(Trends Wide) — The families of the “Groveland Four” managed to bring their decades-long struggle to a close on Monday, after a Florida judge officially exonerated the four young black men wrongly accused of raping a 17-year-old white girl in 1949.
Lake County, Florida Circuit Court Judge Heidi Davis accepted the State’s motion to posthumously dismiss the charges of Ernest Thomas and Samuel Shepherd and overturned the convictions of Charles Greenlee and Walter Irvin, in the case known as the Los “Four from Groveland.”
“I do not hate, but I will love and hug all those who did not know at the time that my father was a caring, loving and compassionate person who did not rape anyone. I am here today to thank you,” said Carol Greenlee, daughter of Charles Greenlee. , in front of the cameras at a press conference this Monday morning after the court hearing.
Charles Greenlee, Walter Irvin, Samuel Shepherd, and Ernest Thomas were charged in 1949 with sexually assaulting Norma Padgett in Groveland, Florida, about 50 km west of Orlando. The group became known as the “Groveland Four.” The case was considered one of the biggest judicial errors of the Jim Crow era in Florida.
There were doubts about Padgett’s testimony from the beginning, but in the Crow era a jury convicted the men without evidence of a crime.
“For 72 years families have been living and traveling this journey looking forward to today,” said Bill Gladson, the state’s attorney, after Monday’s hearing. Gladson, a Republican, ushered in last month for the men to be officially exonerated. None of these four men are still alive.
Gladson said the state sought justice once they realized there was new evidence. “Once we found that evidence, and revealed what it revealed, it resulted in the motion that you saw today,” he said.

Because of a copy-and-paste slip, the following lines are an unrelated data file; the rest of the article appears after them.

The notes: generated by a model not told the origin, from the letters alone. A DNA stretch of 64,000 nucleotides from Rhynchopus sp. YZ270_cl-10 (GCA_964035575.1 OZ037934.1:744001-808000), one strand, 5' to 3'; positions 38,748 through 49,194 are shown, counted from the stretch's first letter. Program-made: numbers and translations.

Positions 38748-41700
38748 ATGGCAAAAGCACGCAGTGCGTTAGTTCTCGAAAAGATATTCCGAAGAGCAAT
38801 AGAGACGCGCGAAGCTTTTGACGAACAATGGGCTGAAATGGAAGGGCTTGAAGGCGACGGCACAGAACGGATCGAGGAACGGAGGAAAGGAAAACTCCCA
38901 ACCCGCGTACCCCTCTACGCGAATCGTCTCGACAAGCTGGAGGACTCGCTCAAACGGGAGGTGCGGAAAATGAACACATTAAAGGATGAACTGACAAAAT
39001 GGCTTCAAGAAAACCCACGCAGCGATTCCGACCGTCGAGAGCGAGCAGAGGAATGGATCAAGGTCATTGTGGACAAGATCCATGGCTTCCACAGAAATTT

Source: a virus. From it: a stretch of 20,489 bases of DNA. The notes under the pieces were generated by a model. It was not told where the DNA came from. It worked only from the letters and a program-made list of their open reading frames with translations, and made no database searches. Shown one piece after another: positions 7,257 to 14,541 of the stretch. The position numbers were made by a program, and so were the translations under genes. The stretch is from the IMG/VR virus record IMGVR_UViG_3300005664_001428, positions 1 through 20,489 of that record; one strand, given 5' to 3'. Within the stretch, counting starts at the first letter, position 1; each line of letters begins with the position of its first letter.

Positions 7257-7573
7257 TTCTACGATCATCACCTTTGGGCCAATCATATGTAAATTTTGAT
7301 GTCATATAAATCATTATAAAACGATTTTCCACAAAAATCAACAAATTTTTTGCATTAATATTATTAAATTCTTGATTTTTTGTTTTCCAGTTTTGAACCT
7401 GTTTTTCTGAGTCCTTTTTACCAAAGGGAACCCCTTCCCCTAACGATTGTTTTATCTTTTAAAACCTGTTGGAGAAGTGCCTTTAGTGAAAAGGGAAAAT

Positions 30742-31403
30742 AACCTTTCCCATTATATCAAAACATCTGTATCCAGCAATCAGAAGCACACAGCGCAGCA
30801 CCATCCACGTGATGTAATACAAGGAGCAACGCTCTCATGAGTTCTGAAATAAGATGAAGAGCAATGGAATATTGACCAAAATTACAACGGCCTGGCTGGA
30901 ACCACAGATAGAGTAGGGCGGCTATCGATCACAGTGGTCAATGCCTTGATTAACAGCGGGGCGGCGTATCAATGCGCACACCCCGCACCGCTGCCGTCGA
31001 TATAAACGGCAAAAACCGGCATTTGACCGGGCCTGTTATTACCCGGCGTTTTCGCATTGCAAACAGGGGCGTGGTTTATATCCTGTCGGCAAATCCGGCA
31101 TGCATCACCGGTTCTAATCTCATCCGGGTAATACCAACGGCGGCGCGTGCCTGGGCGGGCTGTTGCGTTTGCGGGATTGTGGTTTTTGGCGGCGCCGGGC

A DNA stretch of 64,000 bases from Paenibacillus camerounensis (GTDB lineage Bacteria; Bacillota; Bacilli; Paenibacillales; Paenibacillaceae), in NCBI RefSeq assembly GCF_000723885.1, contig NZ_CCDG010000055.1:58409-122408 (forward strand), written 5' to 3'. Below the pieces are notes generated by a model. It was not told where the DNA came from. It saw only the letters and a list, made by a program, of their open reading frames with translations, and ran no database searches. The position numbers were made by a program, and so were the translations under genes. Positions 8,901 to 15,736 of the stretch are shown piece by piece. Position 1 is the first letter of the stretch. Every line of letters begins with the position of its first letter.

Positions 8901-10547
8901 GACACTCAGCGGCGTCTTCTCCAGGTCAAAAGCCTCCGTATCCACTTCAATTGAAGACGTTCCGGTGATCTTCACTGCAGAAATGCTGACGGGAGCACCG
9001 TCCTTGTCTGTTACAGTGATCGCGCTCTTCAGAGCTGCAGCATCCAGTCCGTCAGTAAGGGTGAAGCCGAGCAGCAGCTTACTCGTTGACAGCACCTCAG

In 2019, Governor Ron DeSantis granted full posthumous pardons to the men.
“For 70 years, the records of these four men had been wrongly written for crimes they did not commit. As I have said before, although it is a long time to wait, it is never too late to do the right thing,” DeSantis said in a statement at that time. moment. “I believe that law is the sacred bond of society. When it is trampled on, we all suffer. For the ‘Groveland Four’, the truth was buried. The perpetrators celebrated. But justice has cried out from that day until today.”
The Florida House of Representatives issued a posthumous apology to the “Groveland Four” in April 2017.
“As a state, we are very sorry,” Rep. Chris Sprowls told the men’s families after lawmakers voted unanimously to exonerate them.
“The memories cannot be erased, the pain they have endured cannot be fixed, but today we have the opportunity to close these families in the form of an apology,” said Rep. Bobby DuBose, who sponsored the bill he called for. your forgiveness.
A chapter of decades of injustice finally closes
Padgett claimed that on the night of July 16, 1949, his car broke down in Groveland. She said the four men stopped and raped her. The men were arrested. Three of them were tortured until the police were able to obtain a confession from two of them. Thomas, who managed to escape from custody, was killed after a manhunt. Greenlee was sentenced to life in prison.
Shepherd and Irvin received the death penalty. While being transported from the county jail for a retrial, the sheriff shot both of them and argued it was self-defense. Shepherd died at the scene of the crime and Irvin survived by playing dead. Subsequently, his sentence was commuted to life imprisonment.
Gilbert King wrote about the case in his Pulitzer Prize-winning book, “Devil in the Grove: Thurgood Marshall, the Groveland Boys, and the Dawn of a New America.”
“We need courage,” said Aaron Newson, Ernst Thomas’ nephew, fighting back tears in front of the cameras Monday after the court hearing. “Many families did not have this opportunity, maybe they do. Maybe this is the beginning of something good. I hope so. This country needs to come together.”